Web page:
# Prove that $\{\gcd(12n + 3, 7n + 1) : n \in \Bbb Z\} = \{1, 3, 9\}.$

Prove that $$\{\gcd(12n + 3, 7n + 1) \vert\ n \in \Bbb Z\} = \{1, 3, 9\}.$$

I just don't know how to proceed with this proof. I have seen a duplicate answer by Bill and Macy here but I am still confused. Any help would be appreciated.

• Please add a link to the duplicate answer you've seen, and explain what it is you don't understand about it. – saulspatz Feb 27 at 10:42
• math.stackexchange.com/questions/3123968/… This is the same question asked by another user and it have been marked as duplicate but the duplicate answers use some other method and i am looking for proof by Euclidean Algorithm. – Syed Feb 27 at 10:46
• @Syed, have you applied Euclidean algorithm on $12n+3$ and $7n+1$? What did you get? – Ennar Feb 27 at 11:14
• I got 1 as the answer – Syed Feb 27 at 11:14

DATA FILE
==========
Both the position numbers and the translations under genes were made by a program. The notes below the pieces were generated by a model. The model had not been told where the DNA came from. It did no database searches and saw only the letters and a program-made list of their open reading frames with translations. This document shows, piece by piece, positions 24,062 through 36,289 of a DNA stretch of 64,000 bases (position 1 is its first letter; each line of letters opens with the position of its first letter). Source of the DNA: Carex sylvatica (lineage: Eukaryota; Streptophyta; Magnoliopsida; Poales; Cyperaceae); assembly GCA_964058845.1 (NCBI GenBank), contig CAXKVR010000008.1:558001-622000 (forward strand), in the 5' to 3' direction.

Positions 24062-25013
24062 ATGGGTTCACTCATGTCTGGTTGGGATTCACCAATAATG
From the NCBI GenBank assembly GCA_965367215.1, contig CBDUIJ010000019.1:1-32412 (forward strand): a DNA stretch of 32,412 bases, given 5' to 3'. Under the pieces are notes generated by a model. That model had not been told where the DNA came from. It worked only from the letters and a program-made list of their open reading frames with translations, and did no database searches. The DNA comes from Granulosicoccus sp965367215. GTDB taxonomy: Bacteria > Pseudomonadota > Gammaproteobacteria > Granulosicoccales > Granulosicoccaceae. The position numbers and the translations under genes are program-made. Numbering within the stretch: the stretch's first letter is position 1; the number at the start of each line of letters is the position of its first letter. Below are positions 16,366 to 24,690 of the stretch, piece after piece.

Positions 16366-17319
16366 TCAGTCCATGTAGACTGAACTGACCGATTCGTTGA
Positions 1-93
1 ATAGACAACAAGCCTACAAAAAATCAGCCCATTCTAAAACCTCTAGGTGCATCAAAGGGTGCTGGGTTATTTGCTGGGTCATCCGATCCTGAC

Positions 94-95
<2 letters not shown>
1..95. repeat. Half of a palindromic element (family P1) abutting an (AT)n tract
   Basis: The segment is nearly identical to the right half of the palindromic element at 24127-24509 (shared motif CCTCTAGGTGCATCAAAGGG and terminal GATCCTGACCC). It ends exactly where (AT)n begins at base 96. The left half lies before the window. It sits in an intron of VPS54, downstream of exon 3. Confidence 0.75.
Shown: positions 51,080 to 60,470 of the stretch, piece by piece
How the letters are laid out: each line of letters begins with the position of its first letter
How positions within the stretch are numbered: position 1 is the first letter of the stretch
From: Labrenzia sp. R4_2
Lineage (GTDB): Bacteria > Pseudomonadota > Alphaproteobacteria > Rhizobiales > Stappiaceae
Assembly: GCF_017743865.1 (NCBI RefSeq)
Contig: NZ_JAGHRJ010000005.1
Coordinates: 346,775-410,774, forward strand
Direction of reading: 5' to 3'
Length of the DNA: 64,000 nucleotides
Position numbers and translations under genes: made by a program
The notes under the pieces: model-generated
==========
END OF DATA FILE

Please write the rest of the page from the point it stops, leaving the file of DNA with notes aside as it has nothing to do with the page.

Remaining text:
• But what about 9 and 3 – Syed Feb 27 at 11:15

In the spirit of the Euclidean algorithm:$$\begin{array}.\gcd(12n+3, 7n+1)&=\gcd(5n+2, 7n+1)\\&=\gcd(5n+2, 2n-1)\\&=\gcd(n+4, 2n-1)\\&=\gcd(n+4, -9)\end{array}$$
You see that the $$\gcd$$ has to divide $$9$$, but apart from that there are no constraints since $$n$$ can be any integer. Therefore the set of possible values is $$\{1,3,9\}$$.
The extended Euclidean algorithm gives $$9 = 7(12n+3)-12(7n+1)$$ Therefore, every common divisor of $$12n+3$$ and $$7n+1$$ must divide $$9$$.